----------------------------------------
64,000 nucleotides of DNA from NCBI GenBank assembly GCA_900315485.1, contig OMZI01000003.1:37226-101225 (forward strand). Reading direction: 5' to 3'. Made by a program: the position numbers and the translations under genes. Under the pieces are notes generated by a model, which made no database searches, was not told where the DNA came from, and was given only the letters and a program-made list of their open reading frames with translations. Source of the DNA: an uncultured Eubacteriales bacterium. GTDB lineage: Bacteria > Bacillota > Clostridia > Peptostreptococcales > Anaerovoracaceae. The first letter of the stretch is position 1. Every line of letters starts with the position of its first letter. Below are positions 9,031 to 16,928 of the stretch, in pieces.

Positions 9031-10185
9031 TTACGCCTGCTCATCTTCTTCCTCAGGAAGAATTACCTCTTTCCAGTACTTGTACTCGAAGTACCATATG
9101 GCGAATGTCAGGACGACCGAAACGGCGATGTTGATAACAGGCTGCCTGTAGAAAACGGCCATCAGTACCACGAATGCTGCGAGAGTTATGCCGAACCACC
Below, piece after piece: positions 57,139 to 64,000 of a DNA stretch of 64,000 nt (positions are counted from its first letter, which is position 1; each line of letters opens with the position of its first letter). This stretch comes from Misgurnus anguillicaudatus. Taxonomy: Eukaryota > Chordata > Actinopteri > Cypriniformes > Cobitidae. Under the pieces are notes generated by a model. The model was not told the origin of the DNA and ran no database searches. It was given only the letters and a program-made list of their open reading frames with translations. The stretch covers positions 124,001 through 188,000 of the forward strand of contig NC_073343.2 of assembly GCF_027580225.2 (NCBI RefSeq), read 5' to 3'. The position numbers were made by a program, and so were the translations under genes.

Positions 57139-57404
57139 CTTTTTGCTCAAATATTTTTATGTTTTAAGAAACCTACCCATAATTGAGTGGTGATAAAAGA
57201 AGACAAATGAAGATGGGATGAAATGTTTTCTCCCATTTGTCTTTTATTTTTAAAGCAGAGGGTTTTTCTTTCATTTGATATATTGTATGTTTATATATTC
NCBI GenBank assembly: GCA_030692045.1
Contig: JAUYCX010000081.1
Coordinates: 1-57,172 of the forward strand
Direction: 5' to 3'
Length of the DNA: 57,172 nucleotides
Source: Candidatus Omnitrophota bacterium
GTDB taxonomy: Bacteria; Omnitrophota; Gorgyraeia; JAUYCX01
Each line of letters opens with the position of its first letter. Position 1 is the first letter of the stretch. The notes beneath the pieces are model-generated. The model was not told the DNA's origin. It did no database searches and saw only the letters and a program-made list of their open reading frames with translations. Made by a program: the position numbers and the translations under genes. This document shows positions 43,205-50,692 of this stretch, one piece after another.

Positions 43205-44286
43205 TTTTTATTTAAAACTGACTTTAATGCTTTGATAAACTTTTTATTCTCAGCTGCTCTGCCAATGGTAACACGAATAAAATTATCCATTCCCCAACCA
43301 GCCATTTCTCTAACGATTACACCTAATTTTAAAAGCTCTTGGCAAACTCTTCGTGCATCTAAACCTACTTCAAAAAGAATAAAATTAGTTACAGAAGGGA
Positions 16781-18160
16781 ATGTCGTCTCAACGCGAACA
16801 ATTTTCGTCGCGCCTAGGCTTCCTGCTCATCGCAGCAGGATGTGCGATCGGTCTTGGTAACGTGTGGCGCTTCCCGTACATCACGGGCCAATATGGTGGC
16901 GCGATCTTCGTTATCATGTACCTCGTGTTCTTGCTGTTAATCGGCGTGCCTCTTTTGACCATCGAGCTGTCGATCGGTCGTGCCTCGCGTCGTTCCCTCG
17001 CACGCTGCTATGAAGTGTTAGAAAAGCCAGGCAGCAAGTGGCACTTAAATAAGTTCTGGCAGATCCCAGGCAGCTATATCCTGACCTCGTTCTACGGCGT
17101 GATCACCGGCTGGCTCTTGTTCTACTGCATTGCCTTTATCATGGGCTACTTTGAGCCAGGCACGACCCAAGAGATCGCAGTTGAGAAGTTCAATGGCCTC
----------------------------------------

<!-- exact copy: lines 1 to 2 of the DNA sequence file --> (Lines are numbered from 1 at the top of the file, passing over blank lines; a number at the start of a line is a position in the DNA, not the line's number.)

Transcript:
64,000 nucleotides of DNA from NCBI GenBank assembly GCA_900315485.1, contig OMZI01000003.1:37226-101225 (forward strand). Reading direction: 5' to 3'. Made by a program: the position numbers and the translations under genes. Under the pieces are notes generated by a model, which made no database searches, was not told where the DNA came from, and was given only the letters and a program-made list of their open reading frames with translations. Source of the DNA: an uncultured Eubacteriales bacterium. GTDB lineage: Bacteria > Bacillota > Clostridia > Peptostreptococcales > Anaerovoracaceae. The first letter of the stretch is position 1. Every line of letters starts with the position of its first letter. Below are positions 9,031 to 16,928 of the stretch, in pieces.

Positions 9031-10185